Leidos CEO shares insight on tax free mergers as DXC preps for another

Federal contracting has seen four tax-free "Reverse Morris Trust" mergers in two years including the coming deal involving DXC's government business. Leidos' CEO shares insights into learning and educating others as his company did the same.

The federal contracting market already replete with terms and abbreviations has become very familiar recently with another concept from the world of mergers-and-acquisitions: the Reverse Morris Trust.

In the last two years, the market has seen four mergers use the Reverse Morris Trust structure that sees one company spinoff a segment that then subsequently merges into another company to form a new company.

The more recent example of the RMT structure in contracting is how DXC Technology -- also created that way -- will build a new government IT contractor through the spinoff and merger of its U.S. public sector business with Vencore and KeyPoint Government Solutions. DXC’s predecessor Computer Sciences Corp. helped build what we know now as CSRA also through an RMT.

That is how Leidos bulked up from $5 billion in revenue to $10 billion in sales last year through its merger with the former Lockheed Martin information systems and global solutions business. And that experience gives Leidos Roger Krone a unique window into the work needed to pull off a combination of that complexity and size.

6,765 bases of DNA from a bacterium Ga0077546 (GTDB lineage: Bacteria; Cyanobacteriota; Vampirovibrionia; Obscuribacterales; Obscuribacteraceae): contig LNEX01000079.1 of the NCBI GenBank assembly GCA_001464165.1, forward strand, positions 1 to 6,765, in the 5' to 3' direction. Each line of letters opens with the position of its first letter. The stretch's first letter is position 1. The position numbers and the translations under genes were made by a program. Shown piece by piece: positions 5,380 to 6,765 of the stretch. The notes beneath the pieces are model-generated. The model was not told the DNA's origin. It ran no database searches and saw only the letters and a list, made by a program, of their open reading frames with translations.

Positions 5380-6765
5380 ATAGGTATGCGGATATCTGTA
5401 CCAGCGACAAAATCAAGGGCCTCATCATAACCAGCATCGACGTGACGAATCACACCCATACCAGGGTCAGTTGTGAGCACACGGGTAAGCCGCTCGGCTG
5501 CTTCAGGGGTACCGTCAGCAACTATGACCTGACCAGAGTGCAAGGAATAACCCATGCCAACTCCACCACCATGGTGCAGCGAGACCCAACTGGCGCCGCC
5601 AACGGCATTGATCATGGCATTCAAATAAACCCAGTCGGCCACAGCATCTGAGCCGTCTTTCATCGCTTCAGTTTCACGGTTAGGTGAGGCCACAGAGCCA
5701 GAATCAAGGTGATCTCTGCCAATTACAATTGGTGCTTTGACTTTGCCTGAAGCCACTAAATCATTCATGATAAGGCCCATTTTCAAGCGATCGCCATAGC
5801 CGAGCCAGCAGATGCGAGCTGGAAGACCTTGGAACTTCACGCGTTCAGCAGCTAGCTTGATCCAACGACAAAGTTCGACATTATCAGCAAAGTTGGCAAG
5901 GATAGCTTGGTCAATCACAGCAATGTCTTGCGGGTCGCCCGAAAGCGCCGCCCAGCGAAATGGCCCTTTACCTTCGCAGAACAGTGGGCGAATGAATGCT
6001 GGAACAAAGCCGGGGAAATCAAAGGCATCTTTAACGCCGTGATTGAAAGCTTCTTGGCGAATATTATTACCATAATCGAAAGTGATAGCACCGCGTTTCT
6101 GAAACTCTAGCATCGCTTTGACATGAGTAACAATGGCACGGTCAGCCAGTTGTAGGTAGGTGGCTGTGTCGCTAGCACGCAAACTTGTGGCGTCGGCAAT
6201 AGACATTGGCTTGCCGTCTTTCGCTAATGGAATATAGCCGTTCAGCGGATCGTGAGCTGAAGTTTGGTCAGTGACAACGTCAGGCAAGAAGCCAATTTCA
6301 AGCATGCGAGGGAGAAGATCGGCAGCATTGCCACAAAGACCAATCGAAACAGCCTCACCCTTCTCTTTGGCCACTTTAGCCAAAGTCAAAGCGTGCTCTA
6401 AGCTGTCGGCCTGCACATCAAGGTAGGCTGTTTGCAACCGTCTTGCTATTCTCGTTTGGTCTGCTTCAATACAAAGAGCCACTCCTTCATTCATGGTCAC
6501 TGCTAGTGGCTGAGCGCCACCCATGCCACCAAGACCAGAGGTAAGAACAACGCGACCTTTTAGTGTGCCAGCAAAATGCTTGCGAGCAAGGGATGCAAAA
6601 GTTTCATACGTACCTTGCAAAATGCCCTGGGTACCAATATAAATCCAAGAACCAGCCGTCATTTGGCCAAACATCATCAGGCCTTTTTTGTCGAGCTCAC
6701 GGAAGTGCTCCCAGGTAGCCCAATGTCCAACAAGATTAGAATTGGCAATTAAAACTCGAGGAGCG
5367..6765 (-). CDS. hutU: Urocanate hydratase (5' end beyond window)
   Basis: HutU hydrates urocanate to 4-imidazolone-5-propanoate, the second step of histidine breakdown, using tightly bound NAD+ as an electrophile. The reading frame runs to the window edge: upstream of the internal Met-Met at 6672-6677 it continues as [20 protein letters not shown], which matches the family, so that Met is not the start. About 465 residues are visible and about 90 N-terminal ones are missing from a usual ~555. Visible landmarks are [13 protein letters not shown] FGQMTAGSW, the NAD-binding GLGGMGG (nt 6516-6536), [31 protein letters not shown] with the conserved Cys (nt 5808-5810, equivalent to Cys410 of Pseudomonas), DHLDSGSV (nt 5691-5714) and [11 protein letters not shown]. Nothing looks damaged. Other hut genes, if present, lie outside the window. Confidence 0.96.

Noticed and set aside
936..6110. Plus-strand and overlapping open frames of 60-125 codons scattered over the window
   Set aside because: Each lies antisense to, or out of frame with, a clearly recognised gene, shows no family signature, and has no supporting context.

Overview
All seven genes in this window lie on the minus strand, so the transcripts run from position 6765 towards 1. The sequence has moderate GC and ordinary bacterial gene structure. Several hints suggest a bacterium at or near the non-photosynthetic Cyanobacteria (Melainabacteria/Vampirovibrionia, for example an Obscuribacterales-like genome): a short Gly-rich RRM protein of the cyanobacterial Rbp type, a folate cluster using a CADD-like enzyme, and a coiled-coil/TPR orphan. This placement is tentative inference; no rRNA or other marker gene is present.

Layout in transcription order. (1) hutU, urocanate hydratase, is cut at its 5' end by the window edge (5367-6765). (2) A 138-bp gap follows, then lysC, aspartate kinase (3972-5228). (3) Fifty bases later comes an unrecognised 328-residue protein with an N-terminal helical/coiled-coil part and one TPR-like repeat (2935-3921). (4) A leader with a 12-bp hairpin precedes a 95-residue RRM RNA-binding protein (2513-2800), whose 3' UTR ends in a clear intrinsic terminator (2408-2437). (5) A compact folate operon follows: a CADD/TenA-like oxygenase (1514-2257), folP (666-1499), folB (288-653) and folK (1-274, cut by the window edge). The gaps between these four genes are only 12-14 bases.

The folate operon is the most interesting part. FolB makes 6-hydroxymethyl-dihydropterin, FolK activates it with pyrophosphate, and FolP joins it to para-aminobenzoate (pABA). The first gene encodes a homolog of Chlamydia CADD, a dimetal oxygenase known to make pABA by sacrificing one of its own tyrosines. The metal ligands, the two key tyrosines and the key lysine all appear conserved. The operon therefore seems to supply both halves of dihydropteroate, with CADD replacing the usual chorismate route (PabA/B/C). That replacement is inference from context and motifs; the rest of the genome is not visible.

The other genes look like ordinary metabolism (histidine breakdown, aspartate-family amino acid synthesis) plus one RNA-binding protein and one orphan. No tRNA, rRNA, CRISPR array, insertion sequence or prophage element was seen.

Speaking at a Northern Virginia Technology Council breakfast event Friday in McLean, Va., Krone said Leidos learned shortly before the merger’s January 2016 announcement that it was the 13th company to undertake an RMT deal.

“When we went out to (Wall Street) we had to keep telling them ‘This is what a Reverse Morris Trust is,’” Krone said. “And we had to do a lot of educating along the way.”

“Most of these deals involved uncharted territory,” Krone said. “No matter how much experience you have, you’re going to run into something you’ve never seen before.

Krone also offered a glimpse into the time commitment both sides of the merger gave to make the agreement happen. Leidos and Lockheed negotiated the transaction’s terms over the 2016 Christmas holiday break, he said. 

“Large M&A transactions may appear fun on the outside,” Krone said. “But inside there's a lot of hard work by a lot of people. Many nights and weekends are sacrificed to make all this happen.”